A hinge (C17 Hants)
(1) A machine by which gears may operate machinery, operated by animals walking round in a circle. (2) An abbreviations for `engine'.
Term for a heavy horizontal floor beam, noteworthy in a smock mill.
a granary (Scot.).
Small GIRDER See SIDE GIRTS.
The gloss or polish on a sheet of paper.
Process of applying a final polish to corned grains of black powder by tumbling them in black-lead or graphite.
(1) Gathering ears of corn from the field, left by the reapers. (2) The trade of grinding same.
Old type of drying facility where warm air came from a convex metal wall-plate directly heated by an external fire.
The shells of the oat grain, removed by SHELLING (Scot.).
Top bearing of the QUANT, which can be opened to disengage the stone nut.
A nitrogenous part of the flour remaining as a sticky substance if the starch is washed out.
Wooden wedges used as a bearing for the stone spindle where it passes through the bedstone (N.Yks.).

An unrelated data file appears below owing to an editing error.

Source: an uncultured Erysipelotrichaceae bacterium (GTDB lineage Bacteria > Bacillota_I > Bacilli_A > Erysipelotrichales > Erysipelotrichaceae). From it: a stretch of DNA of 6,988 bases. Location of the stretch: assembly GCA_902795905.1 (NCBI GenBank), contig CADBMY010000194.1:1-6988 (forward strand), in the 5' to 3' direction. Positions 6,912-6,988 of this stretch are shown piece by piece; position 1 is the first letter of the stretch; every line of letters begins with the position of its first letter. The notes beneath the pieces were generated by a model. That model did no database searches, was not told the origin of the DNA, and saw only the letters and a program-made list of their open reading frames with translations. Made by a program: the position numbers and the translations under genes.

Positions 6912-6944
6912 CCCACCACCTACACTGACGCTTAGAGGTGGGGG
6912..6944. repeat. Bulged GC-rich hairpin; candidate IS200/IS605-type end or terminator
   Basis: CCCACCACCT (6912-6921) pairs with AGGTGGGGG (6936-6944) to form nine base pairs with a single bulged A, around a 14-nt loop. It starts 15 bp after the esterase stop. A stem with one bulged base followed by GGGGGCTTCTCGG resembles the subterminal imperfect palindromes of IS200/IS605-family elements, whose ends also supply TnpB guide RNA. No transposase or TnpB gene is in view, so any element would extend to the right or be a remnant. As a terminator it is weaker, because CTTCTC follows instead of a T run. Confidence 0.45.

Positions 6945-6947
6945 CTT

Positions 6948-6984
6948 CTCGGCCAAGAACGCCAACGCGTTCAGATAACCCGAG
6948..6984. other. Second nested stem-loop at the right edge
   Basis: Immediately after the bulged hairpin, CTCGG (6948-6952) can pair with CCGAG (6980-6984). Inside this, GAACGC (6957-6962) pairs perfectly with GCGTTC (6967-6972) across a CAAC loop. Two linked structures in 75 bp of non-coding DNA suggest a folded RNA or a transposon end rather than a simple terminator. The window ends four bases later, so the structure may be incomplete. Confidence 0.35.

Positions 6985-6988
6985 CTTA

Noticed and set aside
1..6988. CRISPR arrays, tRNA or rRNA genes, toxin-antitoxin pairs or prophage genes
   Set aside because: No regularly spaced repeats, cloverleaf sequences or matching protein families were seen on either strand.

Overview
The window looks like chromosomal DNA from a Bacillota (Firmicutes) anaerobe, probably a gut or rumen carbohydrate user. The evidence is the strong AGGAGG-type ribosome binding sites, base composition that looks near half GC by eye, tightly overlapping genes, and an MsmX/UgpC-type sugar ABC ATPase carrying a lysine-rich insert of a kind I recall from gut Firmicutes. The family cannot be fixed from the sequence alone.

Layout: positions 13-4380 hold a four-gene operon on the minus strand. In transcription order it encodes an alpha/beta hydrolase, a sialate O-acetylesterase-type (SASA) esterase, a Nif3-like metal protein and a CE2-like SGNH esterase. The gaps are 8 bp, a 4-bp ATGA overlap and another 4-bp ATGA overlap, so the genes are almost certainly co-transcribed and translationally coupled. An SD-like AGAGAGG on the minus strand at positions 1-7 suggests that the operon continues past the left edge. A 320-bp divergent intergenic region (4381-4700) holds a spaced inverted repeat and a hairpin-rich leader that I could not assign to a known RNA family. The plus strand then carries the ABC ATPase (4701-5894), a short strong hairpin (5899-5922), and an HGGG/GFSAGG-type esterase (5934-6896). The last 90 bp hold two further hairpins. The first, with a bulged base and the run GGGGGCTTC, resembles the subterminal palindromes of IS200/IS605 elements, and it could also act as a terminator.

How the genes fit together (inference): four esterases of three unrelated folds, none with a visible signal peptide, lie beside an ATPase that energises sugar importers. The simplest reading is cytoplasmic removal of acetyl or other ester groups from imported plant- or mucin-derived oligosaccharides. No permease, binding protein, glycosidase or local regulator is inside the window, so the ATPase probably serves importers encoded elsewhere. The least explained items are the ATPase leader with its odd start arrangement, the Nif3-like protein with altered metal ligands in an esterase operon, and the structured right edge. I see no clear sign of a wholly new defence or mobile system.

Leat (West Riding and Derbyshire term. - a large leat to an industrial mill). See MILL RACE.
Excessive supply of Grain to the STONES, causing production of course meal or even the stopping of the mill.
Black-powder produced to meet exacting Government specifications as to ballistics, strength and burning speed.
(1) A regulator, generally of the centrifugal type, which detects the speed of the machinery and, in corn mills, is commonly used to apply its output to automatically adjust the tentering of millstones for the purpose of maintaining a constant quality of product despite the changes of speed that might occur. A development of the CONICAL PENDULUM. (2) Governors have been used to control the shutters and therefore the speed of the windmill sails, and similarly to control the water flow to and hence the speed of a waterwheel. They have also been applied to American windmills to control the angle of the blades, or power from steam engines.
LEAT (north of England term).